By Cadre Garrett
“Pain don’t hurt.”
— Patrick Swayze, Road House
My feet first spoke to me in the summer of 1995. I was 12 years old and running track. It was cool to wear Vans back then, but as I found out, it wasn’t cool to wear Vans and run track. I was diagnosed with Achilles tendonitis, and it took months of recovery before my feet were the same again. They didn’t talk again until Army Infantry Basic Training in 2002. It was a wake-up call to how weak my feet really were, but they toughened up quickly with the amount of ruck marching I did. In Special Forces Assessment and Selection in 2006 I found out that my feet were still a lot weaker than I thought. They talked to me LOUD in SFAS. After being selected, I went back to my Infantry unit and finally saw a medic. I had broken my 3rd metatarsals clean in half on my left foot with overuse. My feet told me in the Special Forces Qualification Course that they were the most important part of my body and more important than any piece of hardware (except my rifle of course.) My feet have told me in their own language – and yours will tell you – how to get them stronger than stone, how to keep their skin after being soaking wet, how to operate with blisters, how to survive the frigid cold, and ultimately how to carry you to the Promised Land.
The best maintenance is preventive maintenance. The tougher your feet are, the less they get hurt. It’s that simple. It does take time and effort to toughen them; being able to walk on hot coals does not happen overnight. Start walking with a load (not too heavy at first, your goal is to not get injured; if you are injured going into an event it will be exacerbated tenfold DURING the event.) Start light, and wear thin socks. Only go far enough until you feel your first hotspots (hotspots are places on your feet you will get a blister if you continue to march). If you get hotspots too early or too often you may have not broken in your footwear yet, or you could possibly have the wrong footwear altogether. One way to help eliminate hotspots is by buying Moleskin (an adhesive with one side that is soft fabric, usually found in the foot section of a pharmacy) and applying it to known hotspots on your feet.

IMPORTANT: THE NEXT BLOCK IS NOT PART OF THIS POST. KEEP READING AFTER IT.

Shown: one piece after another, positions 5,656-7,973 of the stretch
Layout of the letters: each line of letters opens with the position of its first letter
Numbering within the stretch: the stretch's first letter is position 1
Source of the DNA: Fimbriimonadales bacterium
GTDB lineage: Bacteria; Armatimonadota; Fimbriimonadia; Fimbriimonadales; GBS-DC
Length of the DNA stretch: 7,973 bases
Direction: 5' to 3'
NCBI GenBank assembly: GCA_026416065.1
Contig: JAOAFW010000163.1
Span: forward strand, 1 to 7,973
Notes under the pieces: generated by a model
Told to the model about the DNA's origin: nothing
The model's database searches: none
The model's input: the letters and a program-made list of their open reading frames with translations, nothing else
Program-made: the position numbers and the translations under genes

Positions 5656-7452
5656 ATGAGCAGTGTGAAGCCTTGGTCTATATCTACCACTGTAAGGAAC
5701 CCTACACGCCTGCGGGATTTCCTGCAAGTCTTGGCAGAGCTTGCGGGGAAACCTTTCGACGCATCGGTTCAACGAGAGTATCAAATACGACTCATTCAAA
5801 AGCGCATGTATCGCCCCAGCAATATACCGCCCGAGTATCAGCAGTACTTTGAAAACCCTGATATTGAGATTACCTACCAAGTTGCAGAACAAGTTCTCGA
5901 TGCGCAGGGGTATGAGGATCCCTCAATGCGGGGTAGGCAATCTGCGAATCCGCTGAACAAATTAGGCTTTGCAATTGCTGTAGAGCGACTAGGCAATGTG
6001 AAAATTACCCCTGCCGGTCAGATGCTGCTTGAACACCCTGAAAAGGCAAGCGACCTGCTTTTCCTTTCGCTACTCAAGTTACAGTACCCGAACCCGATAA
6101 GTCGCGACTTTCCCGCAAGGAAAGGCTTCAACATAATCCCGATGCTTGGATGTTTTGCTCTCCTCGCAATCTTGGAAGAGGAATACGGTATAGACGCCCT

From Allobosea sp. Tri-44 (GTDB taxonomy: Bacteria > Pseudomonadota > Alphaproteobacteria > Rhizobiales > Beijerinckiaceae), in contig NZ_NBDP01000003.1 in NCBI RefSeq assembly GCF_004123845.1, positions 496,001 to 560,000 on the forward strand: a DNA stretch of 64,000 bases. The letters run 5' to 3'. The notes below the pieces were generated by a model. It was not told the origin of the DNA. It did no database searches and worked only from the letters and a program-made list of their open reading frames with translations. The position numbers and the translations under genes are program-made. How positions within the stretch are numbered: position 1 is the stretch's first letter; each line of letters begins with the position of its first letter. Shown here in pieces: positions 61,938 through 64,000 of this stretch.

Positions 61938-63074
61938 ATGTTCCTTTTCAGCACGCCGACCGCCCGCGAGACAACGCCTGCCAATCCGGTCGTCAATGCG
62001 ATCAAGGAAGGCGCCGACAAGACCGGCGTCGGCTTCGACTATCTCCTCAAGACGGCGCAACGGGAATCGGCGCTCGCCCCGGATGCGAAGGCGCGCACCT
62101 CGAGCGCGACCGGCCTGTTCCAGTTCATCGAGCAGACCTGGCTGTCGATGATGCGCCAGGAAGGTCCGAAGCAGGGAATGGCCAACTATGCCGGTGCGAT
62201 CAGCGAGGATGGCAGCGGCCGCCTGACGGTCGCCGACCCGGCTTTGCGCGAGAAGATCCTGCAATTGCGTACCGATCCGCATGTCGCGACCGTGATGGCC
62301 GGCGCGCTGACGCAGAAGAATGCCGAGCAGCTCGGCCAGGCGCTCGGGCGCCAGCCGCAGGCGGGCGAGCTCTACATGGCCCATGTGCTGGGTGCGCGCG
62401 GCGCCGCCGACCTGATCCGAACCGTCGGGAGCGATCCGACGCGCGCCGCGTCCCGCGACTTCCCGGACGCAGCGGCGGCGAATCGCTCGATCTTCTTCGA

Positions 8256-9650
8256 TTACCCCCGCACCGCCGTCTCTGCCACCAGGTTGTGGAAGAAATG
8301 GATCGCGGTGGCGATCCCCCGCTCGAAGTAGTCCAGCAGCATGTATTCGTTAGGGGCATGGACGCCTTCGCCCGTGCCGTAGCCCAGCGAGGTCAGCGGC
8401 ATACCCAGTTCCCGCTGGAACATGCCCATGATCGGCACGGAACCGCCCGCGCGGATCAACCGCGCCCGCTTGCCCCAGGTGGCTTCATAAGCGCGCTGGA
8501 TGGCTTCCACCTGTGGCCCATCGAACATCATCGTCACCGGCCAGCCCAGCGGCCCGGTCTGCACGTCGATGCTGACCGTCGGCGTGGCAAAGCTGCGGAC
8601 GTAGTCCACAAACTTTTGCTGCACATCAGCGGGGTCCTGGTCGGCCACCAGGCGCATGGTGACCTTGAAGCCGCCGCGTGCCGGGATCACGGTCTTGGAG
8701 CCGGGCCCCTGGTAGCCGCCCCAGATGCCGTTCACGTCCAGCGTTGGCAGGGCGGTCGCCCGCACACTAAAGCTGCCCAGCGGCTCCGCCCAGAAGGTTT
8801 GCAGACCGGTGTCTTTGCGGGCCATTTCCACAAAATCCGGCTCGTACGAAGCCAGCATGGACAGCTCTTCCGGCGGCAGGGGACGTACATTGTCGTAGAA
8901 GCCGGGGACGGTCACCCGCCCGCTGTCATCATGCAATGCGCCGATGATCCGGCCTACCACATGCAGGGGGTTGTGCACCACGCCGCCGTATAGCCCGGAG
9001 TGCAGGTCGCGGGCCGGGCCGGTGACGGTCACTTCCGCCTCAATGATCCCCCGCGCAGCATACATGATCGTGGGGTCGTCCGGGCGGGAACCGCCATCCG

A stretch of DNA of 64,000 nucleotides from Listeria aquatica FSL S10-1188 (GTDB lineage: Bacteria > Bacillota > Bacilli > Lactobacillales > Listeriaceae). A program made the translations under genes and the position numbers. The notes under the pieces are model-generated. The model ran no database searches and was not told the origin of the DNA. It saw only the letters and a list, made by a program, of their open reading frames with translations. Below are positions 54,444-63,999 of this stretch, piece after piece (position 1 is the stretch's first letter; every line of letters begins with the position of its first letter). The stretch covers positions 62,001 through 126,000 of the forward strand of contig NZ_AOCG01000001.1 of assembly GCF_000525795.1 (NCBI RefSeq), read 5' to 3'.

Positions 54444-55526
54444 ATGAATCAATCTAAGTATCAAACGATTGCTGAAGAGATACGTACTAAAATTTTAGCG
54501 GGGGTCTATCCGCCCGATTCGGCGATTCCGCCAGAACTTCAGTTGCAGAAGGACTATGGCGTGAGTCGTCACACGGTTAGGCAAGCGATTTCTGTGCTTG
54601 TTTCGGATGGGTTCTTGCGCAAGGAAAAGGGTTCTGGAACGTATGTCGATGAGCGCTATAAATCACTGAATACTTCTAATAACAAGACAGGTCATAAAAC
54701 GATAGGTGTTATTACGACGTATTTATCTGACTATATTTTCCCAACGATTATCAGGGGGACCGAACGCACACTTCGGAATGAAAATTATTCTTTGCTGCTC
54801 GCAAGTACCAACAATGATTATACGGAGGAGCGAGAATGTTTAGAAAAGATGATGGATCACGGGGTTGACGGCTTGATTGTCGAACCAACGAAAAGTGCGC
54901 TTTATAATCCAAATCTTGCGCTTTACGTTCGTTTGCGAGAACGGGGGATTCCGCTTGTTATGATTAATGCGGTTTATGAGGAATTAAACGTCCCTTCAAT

You can also toughen your feet and reduce injuries at the gym. Wear minimalist style shoes or lift barefoot (warning, you can get injured if you do not work up to this!) Do lower leg workouts that specifically strengthen the lower sections of your legs: one-legged dead lifts, one-legged squats, step-ups, calf raises, and one-legged balancing exercises are all good. Continue increasing distance (never more than 15 miles) and using lighter footwear. Walk barefoot outside, but be careful of where you step. Only walk barefoot until you are uncomfortable. Eventually, ruck barefoot. Ruck in the sand whenever possible, and ruck stairs. Take care of your nails so as not to get an ingrown toenail.
The socks you choose to train with are very important in toughening your feet as well. The thicker the sock you use, the more likely you are to sweat; the more moisture in your footwear, the more likely you are to get a blister. If you’ve really toughened your feet, you can use a thinner sock; the thinner the sock, the less you will sweat. When your feet sweat less, you’ll end up with fewer blisters.